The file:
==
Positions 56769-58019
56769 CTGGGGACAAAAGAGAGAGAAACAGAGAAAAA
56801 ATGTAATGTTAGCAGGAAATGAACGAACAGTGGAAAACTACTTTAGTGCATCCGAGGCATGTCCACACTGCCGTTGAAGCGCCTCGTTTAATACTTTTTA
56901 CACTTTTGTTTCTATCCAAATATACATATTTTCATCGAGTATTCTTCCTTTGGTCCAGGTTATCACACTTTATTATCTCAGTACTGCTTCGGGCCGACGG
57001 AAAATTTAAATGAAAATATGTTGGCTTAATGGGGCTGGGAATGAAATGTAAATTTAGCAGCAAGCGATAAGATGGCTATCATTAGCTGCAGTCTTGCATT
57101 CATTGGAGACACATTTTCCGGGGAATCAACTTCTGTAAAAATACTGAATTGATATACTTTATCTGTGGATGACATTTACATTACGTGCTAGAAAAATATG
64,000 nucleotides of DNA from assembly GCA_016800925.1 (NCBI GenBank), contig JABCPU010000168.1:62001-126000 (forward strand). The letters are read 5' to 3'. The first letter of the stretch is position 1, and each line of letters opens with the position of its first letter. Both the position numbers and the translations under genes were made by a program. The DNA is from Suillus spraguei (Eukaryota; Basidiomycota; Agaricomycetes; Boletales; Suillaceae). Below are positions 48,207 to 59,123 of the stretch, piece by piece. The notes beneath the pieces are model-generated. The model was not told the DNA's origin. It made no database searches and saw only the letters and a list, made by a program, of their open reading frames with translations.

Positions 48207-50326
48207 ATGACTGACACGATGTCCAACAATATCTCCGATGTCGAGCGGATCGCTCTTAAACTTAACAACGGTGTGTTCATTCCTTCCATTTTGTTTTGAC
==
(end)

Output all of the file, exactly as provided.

Positions 56769-58019
56769 CTGGGGACAAAAGAGAGAGAAACAGAGAAAAA
56801 ATGTAATGTTAGCAGGAAATGAACGAACAGTGGAAAACTACTTTAGTGCATCCGAGGCATGTCCACACTGCCGTTGAAGCGCCTCGTTTAATACTTTTTA
56901 CACTTTTGTTTCTATCCAAATATACATATTTTCATCGAGTATTCTTCCTTTGGTCCAGGTTATCACACTTTATTATCTCAGTACTGCTTCGGGCCGACGG
57001 AAAATTTAAATGAAAATATGTTGGCTTAATGGGGCTGGGAATGAAATGTAAATTTAGCAGCAAGCGATAAGATGGCTATCATTAGCTGCAGTCTTGCATT
57101 CATTGGAGACACATTTTCCGGGGAATCAACTTCTGTAAAAATACTGAATTGATATACTTTATCTGTGGATGACATTTACATTACGTGCTAGAAAAATATG
64,000 nucleotides of DNA from assembly GCA_016800925.1 (NCBI GenBank), contig JABCPU010000168.1:62001-126000 (forward strand). The letters are read 5' to 3'. The first letter of the stretch is position 1, and each line of letters opens with the position of its first letter. Both the position numbers and the translations under genes were made by a program. The DNA is from Suillus spraguei (Eukaryota; Basidiomycota; Agaricomycetes; Boletales; Suillaceae). Below are positions 48,207 to 59,123 of the stretch, piece by piece. The notes beneath the pieces are model-generated. The model was not told the DNA's origin. It made no database searches and saw only the letters and a list, made by a program, of their open reading frames with translations.

Positions 48207-50326
48207 ATGACTGACACGATGTCCAACAATATCTCCGATGTCGAGCGGATCGCTCTTAAACTTAACAACGGTGTGTTCATTCCTTCCATTTTGTTTTGAC